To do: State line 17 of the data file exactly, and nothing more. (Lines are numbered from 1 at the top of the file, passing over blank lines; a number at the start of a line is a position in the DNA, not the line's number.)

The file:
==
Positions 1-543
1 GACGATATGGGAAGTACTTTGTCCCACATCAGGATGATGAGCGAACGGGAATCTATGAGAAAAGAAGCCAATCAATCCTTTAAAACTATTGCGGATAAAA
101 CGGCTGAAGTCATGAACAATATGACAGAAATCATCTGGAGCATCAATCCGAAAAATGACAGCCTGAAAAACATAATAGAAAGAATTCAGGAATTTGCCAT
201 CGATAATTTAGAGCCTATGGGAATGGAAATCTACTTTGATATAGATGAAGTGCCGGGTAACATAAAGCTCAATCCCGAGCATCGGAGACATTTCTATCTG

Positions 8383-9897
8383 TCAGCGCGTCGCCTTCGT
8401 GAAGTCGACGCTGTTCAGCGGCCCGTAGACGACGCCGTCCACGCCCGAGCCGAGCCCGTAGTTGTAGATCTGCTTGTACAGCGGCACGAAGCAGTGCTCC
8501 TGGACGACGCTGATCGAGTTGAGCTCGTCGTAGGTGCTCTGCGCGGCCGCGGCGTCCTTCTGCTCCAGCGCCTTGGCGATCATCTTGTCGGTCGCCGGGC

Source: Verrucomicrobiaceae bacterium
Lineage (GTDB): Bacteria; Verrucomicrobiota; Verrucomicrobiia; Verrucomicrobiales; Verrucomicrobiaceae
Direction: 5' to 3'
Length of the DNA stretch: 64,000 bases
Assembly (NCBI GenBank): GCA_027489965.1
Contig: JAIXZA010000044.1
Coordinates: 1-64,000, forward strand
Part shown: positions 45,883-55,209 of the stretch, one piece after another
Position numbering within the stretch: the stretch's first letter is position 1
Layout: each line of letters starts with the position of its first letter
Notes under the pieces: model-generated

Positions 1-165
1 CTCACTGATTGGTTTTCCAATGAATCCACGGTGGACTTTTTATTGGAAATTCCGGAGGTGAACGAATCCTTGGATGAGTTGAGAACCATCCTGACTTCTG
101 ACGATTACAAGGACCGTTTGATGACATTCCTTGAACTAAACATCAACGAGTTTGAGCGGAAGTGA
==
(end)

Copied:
Position numbering within the stretch: the stretch's first letter is position 1